In a first control test in which no treating agent was used the industrial water having the same origin and characteristics as in Example 1 (25 set temperature of 65
As soon as this step was completed, steam under pressure of 5 bars was blown into the copper coil while the industrial water was maintained at said set temperature throughout this step.
Both the surface condition of the heated coil and the water turbidity were watched through a porthole at one hour intervals. After 3 hours, the presence of a limy deposit on the underwater surface of the copper coil and the appearance of water turbidity were noted.
In a second test using the prior art inhibiting agent such as hereinabove defined, the water to be treated had the same origin and characteristics as in the control test.
5 p.p.m. of said agent (in terms of sodium polyacrylate) were fed into such industrial water at a temperature of 20 heated to the set temperature of 65 minutes.
As soon as this step was completed steam under pressure of 5 bars was blown into the copper coil while the industrial water being treated was maintained at said set temperature throughout this step.
As above, both the condition of the heated coil and the water turbidity were watched through the porthole. After 13 hours, the presence of a limy deposit on the underwater surface of the copper coil and the occurrence of water turbidity were noted. Thus, it was found that the prior art inhibiting agent reduced quite substantially the rate of scale build-up, thus showing good efficiency.
In a last test using the inhibiting agent in accordance with the invention, namely sodium polyacrylate having an average molecular weight of 800 of which 100 % of the molecules had a molecular weight less than 1,200, 5 p.p.m. of the agent (in terms of sodium polyacrylate) were fed into 200 liters of industrial water having the same origin and characteristics as in the previous tests. This water was subjected to the same operating conditions as in the previous tests. After operation for 24 hours, it was not possible to note any limy deposit on the underwater surface of the copper coil, nor the occurrence of any turbidity.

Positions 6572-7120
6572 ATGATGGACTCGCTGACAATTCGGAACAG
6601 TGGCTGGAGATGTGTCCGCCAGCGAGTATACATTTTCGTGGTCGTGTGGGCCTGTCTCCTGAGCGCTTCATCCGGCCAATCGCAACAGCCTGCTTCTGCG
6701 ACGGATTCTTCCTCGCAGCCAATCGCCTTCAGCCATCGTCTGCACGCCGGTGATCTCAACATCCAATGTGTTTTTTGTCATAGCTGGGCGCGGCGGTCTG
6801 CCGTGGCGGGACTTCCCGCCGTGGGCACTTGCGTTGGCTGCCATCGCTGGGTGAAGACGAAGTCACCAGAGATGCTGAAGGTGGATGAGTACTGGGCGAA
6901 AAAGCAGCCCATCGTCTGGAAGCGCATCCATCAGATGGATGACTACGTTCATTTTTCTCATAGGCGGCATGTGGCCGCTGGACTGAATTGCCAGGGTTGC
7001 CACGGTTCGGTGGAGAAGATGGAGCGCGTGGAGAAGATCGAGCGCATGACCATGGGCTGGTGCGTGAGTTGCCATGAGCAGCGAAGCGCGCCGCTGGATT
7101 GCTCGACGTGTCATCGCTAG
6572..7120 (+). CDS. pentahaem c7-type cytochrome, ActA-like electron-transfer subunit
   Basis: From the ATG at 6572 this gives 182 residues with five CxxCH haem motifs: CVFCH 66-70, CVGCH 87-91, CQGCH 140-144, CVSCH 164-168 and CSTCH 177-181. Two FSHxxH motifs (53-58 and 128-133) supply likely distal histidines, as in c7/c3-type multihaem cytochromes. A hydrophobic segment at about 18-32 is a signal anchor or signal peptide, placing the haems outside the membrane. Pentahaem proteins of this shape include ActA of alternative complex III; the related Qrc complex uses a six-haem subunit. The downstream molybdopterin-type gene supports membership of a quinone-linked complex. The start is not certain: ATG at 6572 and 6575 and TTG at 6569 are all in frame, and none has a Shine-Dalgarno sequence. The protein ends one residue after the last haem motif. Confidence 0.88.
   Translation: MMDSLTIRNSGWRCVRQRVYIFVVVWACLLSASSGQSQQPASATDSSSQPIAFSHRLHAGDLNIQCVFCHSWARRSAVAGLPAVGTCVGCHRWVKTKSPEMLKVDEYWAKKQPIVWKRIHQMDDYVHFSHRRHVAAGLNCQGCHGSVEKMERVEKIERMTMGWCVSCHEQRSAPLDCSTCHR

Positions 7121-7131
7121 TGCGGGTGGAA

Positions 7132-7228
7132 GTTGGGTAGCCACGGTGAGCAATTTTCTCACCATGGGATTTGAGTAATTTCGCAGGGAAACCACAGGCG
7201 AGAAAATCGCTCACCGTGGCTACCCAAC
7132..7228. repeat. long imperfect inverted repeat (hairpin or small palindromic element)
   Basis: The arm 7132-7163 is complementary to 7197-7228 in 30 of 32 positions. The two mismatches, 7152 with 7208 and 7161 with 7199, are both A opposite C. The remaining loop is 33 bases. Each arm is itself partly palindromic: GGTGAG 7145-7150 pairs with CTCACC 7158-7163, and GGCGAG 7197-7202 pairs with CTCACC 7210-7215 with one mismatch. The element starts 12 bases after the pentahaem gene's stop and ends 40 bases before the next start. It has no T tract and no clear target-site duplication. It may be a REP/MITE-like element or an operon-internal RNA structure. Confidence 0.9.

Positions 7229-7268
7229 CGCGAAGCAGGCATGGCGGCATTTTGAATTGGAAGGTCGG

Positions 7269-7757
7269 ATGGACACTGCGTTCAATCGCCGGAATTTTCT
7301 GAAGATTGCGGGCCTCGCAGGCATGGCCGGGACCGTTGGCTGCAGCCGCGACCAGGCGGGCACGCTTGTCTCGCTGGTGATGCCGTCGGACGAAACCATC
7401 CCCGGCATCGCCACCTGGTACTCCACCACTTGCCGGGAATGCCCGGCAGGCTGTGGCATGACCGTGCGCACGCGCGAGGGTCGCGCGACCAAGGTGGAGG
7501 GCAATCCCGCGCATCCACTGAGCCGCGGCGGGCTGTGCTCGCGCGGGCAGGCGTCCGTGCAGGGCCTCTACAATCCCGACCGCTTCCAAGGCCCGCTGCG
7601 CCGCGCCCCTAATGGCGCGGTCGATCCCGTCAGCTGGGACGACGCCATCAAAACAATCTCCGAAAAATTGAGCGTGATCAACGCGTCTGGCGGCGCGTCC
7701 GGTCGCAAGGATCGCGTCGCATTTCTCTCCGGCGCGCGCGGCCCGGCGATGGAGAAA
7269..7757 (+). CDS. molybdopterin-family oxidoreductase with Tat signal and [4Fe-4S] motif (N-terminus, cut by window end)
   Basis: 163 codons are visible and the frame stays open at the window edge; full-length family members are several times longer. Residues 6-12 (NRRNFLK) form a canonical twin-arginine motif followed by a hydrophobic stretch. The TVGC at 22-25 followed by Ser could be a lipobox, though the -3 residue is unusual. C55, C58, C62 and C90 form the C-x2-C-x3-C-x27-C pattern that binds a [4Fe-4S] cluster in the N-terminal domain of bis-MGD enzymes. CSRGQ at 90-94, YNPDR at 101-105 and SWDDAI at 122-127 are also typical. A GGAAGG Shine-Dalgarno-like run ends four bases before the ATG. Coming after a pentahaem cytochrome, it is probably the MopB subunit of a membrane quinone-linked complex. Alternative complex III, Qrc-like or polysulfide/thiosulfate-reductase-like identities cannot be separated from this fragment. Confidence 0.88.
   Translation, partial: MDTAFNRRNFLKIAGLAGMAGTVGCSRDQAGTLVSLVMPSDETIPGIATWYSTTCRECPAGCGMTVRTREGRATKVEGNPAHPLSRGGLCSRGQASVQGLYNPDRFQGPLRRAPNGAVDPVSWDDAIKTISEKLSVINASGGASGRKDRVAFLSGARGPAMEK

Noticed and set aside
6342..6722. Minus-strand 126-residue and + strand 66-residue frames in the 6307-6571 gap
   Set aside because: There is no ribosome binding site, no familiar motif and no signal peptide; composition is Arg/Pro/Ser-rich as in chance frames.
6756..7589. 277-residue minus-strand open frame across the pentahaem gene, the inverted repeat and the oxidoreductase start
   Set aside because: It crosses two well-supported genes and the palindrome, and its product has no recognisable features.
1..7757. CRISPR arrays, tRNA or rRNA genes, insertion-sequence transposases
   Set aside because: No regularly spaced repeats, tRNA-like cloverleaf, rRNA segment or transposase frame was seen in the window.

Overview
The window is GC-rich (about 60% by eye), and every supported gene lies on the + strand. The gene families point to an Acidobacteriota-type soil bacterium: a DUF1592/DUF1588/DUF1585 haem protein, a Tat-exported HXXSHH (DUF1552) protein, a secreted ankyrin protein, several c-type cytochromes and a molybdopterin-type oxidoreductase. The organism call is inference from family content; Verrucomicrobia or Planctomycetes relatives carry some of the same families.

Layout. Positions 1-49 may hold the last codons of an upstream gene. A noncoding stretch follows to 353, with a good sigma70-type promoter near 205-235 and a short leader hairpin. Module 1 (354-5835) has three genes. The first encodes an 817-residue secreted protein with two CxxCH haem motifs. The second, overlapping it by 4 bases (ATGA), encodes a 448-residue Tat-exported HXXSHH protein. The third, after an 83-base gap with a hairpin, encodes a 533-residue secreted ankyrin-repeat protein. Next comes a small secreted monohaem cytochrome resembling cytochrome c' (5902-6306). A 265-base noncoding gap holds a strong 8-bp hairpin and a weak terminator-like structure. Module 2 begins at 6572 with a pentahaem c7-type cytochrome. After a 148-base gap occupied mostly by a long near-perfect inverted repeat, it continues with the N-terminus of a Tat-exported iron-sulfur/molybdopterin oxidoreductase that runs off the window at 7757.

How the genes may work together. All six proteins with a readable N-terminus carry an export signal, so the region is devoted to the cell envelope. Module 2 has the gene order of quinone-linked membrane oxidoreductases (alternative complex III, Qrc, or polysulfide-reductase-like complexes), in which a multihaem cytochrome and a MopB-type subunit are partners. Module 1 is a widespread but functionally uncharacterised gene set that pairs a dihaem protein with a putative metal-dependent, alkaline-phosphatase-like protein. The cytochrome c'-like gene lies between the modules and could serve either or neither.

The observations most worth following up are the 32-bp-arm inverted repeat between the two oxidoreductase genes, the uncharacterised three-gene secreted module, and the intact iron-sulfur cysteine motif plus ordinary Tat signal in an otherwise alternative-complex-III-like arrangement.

Accordingly, the inhibiting agent in accordance with the invention showed an efficiency substantially higher than that of the prior art inhibiting agent.
invention relates to an agent for inhibiting the build-up of scale and/or the settlement of dissolved alkaline earth materials, for use in the treatment of industrial and/or household water, which agent consists of acrylic and methacrylic acid polymers and/or copolymers.
This invention further relates to a method of treatment of water and aqueous media using said inhibiting agent to prevent the build-up of inorganic scale crusts in industrial and/or household installations in which such water or aqueous liquids are either still or circulating.
For a long time men skilled in the art have been confronted with the formation of inorganic scale crusts on heat transfer surfaces in industrial or household installations in which heat exchanges take place between a heating or cooling source and a receiving liquid, such as water or an aqueous phase, which is to be heated or cooled. Indeed, substantially all types of natural water and of industrial or household aqueous liquids contain some dissolved alkaline earth metals in salt form, particularly such as calcium and magnesium. Whenever such water or aqueous liquids are treated in heat exchangers such as e.g. hot water or steam generators, heat exchangers for cooling installations, distillation desalinization of sea water, dissolved alkaline earth salts are usually converted into insoluble salts the presence of which is made evident by the turbidity of the aqueous medium. These inorganic salts settle as inorganic scale crusts onto the heat transfer surfaces.
Thereafter the build-up of inorganic scale adhering to the walls of the installation impair the heat transfer capacity of said heat transfer surfaces between said heating or cooling source and said receiving liquid.